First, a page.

The topic of co-workers pushing food on one another came up in our class on Mindful Eating today. Of course, it’s not just co-workers who try to encourage us to eat; it could be friends, relatives, clients, etc. However the fact that we are with co-workers an average of 5 days/week may make this a bigger problem than your aunt trying to get you to eat pie at a yearly family gathering. Food pushing goes beyond food exposure, which can trigger cravings and interfere with healthy eating . Someone trying to coerce you to eat something adds a layer of guilt and perhaps creates awkward situations.
If the frequency of someone offering you food is problematic, it may be worth a discussion, creating an office policy, or planning some defensive tactics. Defensive tactics could include: making sure you are well fed, bringing foods to work that you really enjoy, and practicing a few one-liners that may eventually shut down the food pushing.
When starting a conversation with someone about this, try not to put them on the defensive. It’s better to explain your needs and ask for help, (i.e. – “I’m trying to eat regular meals, but I have a tough time with seeing food all day long. Could you help me by encouraging the other staff to keep all the baked goods in an area where I won’t see them all day long?”) than to tell someone they are a problem (i.e. – “Each time you bring brownies in my office I want to eat them and it’s really making it tough for me to eat healthy; you’ve GOT to stop!”).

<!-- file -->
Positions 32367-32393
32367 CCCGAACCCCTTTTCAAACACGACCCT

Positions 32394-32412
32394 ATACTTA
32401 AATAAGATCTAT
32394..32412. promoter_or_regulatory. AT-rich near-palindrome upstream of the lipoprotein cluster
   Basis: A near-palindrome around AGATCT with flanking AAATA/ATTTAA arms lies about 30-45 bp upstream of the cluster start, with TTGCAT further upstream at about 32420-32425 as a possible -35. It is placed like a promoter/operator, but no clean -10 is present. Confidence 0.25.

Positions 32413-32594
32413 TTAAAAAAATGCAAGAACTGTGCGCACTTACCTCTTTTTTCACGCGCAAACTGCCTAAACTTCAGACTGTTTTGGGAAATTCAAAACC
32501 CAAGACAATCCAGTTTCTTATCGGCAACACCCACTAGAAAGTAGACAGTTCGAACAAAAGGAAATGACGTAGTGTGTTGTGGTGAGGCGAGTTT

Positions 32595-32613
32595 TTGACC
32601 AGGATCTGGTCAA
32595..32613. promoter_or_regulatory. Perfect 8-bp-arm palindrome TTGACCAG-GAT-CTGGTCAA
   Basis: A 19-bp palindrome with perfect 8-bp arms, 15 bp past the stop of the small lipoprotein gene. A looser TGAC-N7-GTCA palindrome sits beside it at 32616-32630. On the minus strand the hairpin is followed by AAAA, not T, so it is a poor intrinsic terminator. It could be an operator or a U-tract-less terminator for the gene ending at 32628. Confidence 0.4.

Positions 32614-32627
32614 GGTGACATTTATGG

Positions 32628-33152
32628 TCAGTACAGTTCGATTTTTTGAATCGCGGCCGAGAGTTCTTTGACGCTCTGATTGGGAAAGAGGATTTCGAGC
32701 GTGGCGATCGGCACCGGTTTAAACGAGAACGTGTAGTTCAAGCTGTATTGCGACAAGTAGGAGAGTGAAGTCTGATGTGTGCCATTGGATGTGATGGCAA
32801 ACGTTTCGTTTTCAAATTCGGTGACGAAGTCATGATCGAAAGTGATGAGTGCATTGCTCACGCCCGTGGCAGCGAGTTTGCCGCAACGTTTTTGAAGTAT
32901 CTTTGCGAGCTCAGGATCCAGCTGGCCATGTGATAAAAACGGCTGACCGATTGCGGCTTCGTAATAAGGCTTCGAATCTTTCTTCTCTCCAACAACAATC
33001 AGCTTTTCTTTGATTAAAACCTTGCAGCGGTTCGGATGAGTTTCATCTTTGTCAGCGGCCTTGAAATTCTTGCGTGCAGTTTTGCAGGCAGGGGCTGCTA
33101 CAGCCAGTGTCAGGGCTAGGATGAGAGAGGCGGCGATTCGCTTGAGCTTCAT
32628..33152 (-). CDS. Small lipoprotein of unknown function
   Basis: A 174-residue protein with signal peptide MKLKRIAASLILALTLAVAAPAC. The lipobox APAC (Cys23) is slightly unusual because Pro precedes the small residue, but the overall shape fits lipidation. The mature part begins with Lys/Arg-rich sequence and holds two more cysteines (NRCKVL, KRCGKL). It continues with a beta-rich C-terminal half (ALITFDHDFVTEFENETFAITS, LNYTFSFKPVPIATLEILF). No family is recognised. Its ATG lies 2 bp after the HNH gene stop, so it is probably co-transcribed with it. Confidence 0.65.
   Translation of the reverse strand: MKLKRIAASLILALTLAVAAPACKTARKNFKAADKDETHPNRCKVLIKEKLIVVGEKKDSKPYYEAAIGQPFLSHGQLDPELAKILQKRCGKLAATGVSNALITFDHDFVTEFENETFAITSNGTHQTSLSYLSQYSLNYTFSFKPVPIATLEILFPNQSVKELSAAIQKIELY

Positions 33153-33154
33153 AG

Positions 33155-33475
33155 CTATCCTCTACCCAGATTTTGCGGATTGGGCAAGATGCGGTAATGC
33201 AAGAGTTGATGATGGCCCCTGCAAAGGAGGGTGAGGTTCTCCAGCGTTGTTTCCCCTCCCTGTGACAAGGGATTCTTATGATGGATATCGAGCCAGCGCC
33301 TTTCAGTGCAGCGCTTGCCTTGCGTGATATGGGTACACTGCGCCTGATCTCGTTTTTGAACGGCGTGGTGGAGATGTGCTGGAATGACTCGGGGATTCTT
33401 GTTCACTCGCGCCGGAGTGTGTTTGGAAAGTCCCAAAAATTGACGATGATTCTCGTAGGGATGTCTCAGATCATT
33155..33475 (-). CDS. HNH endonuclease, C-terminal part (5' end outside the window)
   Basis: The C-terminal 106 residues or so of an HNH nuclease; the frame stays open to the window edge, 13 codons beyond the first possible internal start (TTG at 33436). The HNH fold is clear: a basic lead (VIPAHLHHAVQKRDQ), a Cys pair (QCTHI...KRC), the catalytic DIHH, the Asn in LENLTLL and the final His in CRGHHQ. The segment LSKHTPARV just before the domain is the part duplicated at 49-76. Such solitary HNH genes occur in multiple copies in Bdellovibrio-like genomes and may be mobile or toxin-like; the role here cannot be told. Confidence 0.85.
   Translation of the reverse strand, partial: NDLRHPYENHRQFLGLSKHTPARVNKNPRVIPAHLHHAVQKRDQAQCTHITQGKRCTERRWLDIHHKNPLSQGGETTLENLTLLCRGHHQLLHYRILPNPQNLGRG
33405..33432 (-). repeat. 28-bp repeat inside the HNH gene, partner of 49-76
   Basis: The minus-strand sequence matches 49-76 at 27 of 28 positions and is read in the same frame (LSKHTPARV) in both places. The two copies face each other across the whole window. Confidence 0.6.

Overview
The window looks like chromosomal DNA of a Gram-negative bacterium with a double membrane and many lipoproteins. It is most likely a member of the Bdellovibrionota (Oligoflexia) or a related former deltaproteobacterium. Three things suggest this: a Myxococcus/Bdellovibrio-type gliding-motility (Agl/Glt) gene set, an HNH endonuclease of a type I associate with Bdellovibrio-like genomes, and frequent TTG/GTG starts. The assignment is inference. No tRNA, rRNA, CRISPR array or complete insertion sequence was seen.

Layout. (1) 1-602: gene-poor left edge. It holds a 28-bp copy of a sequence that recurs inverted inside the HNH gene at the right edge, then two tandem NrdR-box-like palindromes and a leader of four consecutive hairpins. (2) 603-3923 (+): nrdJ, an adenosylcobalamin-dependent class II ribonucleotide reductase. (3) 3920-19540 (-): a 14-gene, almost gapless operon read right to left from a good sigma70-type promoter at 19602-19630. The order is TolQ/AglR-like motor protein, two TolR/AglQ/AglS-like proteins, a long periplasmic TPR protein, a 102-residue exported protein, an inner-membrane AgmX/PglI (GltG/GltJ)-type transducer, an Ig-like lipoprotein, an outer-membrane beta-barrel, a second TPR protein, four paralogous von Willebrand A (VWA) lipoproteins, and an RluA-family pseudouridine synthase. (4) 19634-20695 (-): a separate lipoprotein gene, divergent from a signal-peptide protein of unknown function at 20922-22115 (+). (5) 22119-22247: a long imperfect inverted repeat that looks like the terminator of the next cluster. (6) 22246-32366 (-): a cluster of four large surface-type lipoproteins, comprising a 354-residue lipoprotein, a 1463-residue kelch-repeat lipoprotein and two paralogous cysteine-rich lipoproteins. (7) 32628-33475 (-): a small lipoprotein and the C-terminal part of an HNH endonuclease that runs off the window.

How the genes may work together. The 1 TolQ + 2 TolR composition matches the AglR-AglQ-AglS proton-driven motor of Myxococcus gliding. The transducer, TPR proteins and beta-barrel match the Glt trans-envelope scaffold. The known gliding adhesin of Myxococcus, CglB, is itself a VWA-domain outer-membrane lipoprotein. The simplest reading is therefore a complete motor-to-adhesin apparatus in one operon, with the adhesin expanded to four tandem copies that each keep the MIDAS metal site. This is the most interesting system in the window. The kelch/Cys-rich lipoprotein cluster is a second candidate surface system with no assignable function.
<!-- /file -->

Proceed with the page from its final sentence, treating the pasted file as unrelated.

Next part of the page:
Perhaps developing an office policy on food in the work place is an option. One of our past participants at Green Mountain worked in a vet office and they always received tons of food gifts from appreciative pet owners. Eventually they developed an office policy and put up a sign that read, “We appreciate all the gifts, however we kindly ask you not to bring in food as gifts. We do however appreciate flowers or donations to the local animal shelter.”
Or, there is the art of the one-liner. So as someone is approaching you with a plate of cupcakes, use the same response over and over and over until they get the hint that you don’t want what they’re sellin’:
- “That looks delicious, but I’m not hungry. Thanks anyway.”
- “That looks great, but I already had _____ (cupcakes) for breakfast this morning.”
- “Wow, I’m sure those are delicious, but I’m allergic to Red #4” (this may back fire if you intend to eat Skittles at your desk the next day….so choose your fake allergy wisely)
- “Hey _____(cupcakes)! They look good, but I’m certain I saw Bill sneeze on those earlier today. I’ll pass.”
Of course you can get much more creative with the one liners, but I think the most important thing is to be consistent. Hopefully hearing the same canned response time and time again will be a deterrent to the food pusher.
What one liners have you used? Have you had to deal with a food pusher in the past? What tactics did you try?